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Get Ready!

H. R. 2500 and S.1790 have passed their respective houses of Congress.  S.1790 has around 19 provisions in Title 8 dealing with contracting while H. R. 2500 has over 60 provisions in Title 8 dealing with contracting.  I've only scanned the names of the provisions but there is a lot of new garbage that is coming DoD's way.  I haven't looked to see if any of the garbage is being tied in to civilian agency contracting in them.

I've updated the Legislation page so you can find links to them there.  Remember, this flotsam is still far from adding to the already created garbage.  In the months ahead, one of the Houses will pass an NDAA version, then a conference to iron out the differences--probably a paper, scissor, rock game to decide on provisons to include in the conference report, then an agreement and conference report, and then a new law.

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I posted this topic in anger last week.  Then I hid it.  Now it is back.  In reading:  Judge Bruggink's opinion in Oracle America, Inc. v. U. S. and Amazon Web Services,  Inc., No. 18-1880C, July 26, 2019 I read the inevitable.  The quote starts on p. 37

Quote

As discussed in the background, two single award determinations were made, by different officials under different standards. This is because, as currently codified, 10 U.S.C. § 2304a (2012) is a mixture of different legislative efforts at promoting competition in IDIQ contracts. Separate legislative and regulatory efforts have been layered on top of one another over time, resulting in the two distinct single award determinations in the JEDI Cloud acquisition.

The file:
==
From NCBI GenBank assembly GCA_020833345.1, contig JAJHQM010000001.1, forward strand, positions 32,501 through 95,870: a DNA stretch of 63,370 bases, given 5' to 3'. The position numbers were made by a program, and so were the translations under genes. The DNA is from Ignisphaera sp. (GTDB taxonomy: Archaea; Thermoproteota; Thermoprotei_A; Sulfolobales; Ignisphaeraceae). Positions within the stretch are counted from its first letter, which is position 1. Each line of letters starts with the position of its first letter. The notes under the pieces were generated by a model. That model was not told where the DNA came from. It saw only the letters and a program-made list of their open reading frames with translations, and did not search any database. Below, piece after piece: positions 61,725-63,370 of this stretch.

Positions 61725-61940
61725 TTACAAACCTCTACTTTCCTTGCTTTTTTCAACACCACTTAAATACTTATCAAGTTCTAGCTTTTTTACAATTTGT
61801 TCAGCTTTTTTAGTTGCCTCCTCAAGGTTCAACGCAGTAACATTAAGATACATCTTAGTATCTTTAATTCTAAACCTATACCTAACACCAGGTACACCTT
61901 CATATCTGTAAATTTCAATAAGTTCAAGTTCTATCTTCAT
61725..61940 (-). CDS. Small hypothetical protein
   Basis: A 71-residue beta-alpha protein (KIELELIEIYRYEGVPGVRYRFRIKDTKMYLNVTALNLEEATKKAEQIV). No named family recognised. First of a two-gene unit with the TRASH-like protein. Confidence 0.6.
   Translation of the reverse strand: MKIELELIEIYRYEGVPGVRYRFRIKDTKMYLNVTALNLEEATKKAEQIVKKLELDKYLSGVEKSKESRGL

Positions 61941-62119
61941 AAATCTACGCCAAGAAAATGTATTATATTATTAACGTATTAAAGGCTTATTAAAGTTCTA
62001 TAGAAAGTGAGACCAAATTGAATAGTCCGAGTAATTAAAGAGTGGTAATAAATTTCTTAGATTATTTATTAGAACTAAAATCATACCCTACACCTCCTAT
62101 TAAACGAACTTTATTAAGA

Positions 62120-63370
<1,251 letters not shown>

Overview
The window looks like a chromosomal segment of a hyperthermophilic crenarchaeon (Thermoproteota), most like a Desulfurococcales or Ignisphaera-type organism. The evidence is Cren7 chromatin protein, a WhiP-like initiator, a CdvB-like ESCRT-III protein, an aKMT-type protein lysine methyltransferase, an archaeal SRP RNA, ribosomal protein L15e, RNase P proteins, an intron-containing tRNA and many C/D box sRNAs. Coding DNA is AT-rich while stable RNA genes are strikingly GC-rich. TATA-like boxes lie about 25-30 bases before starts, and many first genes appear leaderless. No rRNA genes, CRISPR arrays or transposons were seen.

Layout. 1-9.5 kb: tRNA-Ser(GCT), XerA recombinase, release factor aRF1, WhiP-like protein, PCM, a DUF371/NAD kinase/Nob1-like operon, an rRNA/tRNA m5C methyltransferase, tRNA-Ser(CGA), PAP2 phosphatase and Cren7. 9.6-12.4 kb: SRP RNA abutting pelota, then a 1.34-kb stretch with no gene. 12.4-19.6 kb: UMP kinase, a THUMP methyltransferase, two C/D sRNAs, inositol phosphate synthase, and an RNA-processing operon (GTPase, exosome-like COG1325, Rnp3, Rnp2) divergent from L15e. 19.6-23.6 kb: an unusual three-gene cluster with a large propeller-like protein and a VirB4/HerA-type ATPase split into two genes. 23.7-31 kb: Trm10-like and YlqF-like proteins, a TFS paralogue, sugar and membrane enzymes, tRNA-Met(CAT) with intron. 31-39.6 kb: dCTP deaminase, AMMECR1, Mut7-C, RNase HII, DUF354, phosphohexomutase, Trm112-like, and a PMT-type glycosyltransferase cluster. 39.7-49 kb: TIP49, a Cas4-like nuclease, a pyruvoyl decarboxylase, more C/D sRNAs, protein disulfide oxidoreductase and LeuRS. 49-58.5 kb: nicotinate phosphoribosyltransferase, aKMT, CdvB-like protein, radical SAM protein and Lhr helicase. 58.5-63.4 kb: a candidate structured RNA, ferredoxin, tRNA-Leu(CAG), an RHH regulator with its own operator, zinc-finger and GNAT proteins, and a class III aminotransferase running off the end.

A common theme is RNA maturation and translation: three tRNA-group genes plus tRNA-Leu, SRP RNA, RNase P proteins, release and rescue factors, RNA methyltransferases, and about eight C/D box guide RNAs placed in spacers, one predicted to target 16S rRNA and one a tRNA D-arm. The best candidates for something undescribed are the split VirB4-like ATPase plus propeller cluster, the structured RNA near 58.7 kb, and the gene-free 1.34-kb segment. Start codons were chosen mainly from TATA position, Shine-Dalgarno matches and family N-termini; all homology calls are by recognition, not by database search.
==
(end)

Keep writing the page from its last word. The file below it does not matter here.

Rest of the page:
and then on p. 43 Judge Bruggink states:

Quote

The use of a technology refresh provision thus appears to be at odds with § 2304a(d)(3)(B)(ii), and the Under Secretary apparently chose an exception under § 2304a(d)(3) which does not fit the contract.

This conclusion is obviously somewhat in tension with our previous decision upholding the CO’s decision that multiple awards are not allowed. This peculiar state of affairs is an artifact of a code section which is a mixture, rather than an alloy, of various pieces of legislation. Not surprisingly, the parties have different views about the implications of this possible result and whether Oracle is prejudiced by the flawed D&F.

Apprently, a workaround was found.  You will have to read a couple of pages of the protest to understand the quotes I added here.  Maybe we can say no harm was done.  But the Judge faced the issue of layers of legislation himself in this opinion.  I've noted the problem and the solution in the Wifcon Blog over the years.  

I'm angry again and I'm going swimming.

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Couple of comments.  One, the government needs to address clauses like technology refresh with pricing/evaluation provisions.  Technology changes are the needed norm with most commodities and contract terms need to be lengthy, partially because long award times.  So contracts have to be flexible and accommodating.  Second, on just about any significant procurement the amount of required documentation sets the stage for inconsistencies and conflicts.  With all documentation at their disposal, it’s easy for a protestor to pick things apart to some degree.  Just one more reason why a complete redoing and simplification of regulations and laws is needed.  

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